THE trees in Cook Park providing a refuge for a colony of bats in recent months should be netted during future summers to stop them from roosting, according to an Orange councillor.
The bats may be gone now, but councillor Kevin Duffy said the row of trees on the Kite Street side needed protecting and nets would stop them from settling there next year.
"If we had the nets, they'd have to go somewhere else," he said.
"Doing nothing is not an option because over a period of time, they'll absolutely destroy the trees in the park, and it's an iconic park."
Cr Duffy said there were plenty of other places for the bats to roost and he wanted to see money allocated as part of Orange City Council's budget this coming financial year.
Orchardist Guy Gaeta, who has been concerned about the bats' affect on apple and cherry crops in the region, questioned the practicalities of netting trees as tall as those in Cook Park and did not think it would be a successful endeavour.
"How are you going to hold a net that big down when the wind blows?" he said.
Mr Gaeta believed the council would have far more success cutting off the bats' water source - the duck pond on the southwest side of the park.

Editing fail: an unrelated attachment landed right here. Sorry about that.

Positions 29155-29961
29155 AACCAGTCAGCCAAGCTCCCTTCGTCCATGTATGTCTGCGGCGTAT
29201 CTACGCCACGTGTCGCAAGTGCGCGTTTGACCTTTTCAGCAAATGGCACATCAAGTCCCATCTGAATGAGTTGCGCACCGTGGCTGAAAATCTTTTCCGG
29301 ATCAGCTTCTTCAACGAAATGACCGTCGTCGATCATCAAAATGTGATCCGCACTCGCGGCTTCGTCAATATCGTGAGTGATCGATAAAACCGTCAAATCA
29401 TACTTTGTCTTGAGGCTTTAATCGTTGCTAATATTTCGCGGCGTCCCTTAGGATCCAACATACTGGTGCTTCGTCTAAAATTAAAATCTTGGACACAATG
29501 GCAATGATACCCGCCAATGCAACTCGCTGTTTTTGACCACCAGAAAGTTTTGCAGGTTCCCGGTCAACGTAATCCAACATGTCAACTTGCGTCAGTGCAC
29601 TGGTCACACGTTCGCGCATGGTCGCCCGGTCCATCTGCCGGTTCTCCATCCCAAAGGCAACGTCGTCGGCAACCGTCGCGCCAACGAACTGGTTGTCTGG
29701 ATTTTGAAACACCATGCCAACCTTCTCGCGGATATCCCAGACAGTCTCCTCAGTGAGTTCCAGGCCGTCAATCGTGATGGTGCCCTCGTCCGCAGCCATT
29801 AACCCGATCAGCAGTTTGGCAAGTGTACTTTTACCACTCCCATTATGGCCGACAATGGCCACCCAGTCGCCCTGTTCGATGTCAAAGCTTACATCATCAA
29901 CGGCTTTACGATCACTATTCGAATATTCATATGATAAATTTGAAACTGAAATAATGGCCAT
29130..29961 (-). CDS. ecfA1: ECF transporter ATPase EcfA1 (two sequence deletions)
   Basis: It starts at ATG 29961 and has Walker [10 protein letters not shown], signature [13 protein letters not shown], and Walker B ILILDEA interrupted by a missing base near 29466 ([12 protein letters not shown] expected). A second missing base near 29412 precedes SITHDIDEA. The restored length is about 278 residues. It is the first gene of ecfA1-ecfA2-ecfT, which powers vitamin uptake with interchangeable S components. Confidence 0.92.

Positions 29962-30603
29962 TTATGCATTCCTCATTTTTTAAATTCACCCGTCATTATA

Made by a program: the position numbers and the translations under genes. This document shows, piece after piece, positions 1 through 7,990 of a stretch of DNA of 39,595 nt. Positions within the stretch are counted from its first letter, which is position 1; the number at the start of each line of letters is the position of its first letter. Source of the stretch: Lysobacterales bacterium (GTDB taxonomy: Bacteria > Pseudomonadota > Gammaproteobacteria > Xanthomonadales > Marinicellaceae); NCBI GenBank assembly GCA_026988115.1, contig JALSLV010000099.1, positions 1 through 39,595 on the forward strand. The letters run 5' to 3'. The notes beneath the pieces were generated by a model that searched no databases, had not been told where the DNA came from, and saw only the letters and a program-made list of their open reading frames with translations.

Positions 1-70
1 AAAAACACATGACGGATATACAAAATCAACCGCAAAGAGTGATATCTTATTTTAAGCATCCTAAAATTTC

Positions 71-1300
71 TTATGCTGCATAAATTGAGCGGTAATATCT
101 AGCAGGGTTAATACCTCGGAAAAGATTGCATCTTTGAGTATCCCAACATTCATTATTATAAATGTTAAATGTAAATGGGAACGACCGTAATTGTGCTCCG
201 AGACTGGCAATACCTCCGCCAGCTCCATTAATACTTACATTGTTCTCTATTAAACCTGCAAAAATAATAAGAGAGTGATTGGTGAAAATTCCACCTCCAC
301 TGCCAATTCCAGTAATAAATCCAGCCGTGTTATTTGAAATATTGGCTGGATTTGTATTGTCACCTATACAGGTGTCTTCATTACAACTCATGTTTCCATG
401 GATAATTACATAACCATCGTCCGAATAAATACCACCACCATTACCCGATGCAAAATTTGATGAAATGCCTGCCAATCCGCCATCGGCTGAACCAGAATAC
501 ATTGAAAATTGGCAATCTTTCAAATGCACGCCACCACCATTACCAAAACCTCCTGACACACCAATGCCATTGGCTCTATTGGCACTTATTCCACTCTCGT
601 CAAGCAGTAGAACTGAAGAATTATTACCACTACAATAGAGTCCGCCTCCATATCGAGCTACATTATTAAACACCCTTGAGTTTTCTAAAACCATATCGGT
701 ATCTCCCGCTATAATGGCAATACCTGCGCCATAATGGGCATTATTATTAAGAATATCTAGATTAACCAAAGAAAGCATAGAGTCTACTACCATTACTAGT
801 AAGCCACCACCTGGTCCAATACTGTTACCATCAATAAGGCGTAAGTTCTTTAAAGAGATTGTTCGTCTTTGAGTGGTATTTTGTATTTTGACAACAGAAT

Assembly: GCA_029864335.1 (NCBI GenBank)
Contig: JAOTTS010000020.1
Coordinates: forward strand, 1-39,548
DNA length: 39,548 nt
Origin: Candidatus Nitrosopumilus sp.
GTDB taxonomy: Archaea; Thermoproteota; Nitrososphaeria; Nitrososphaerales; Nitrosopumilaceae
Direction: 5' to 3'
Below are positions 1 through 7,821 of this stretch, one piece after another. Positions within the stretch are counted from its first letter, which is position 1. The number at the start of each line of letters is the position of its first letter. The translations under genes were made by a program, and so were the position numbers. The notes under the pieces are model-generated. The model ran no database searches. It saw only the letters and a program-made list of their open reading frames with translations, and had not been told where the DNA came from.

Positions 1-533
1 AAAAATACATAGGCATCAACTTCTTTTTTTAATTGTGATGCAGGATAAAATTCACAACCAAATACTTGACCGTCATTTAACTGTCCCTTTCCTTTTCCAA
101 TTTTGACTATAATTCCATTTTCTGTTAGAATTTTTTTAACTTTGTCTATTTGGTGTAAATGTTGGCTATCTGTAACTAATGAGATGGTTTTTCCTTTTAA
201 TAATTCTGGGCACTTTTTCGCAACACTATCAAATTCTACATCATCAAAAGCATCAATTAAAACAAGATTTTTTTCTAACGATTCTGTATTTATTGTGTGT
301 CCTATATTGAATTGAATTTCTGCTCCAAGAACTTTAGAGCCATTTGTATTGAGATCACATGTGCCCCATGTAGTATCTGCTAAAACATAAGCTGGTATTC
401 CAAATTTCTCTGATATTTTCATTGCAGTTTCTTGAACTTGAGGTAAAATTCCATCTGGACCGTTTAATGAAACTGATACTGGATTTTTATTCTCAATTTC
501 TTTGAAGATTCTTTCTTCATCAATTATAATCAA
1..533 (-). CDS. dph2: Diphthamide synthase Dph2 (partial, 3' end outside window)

"If they can stop the bats from taking a drink, they're not going to roost there," he said.
"I think that's the simplest way you can do it."
Mr Gaeta said forcing bats from Cook Park was unlikely to create a bigger problem for orchardists as most had netted their trees already.
Mayor Reg Kidd put up a motion last month to investigate ways to control the bats without harming them by upgrading an eight-year-old management plan and approaching the NSW Environmental Protection Authority and the Royal Botanic Garden Sydney.
He also raised the idea of strobe lighting,
Last year, the bats forced Australia Day activities to be moved to the northern side of the park and visitors to the park this year gave the trees a wide berth.
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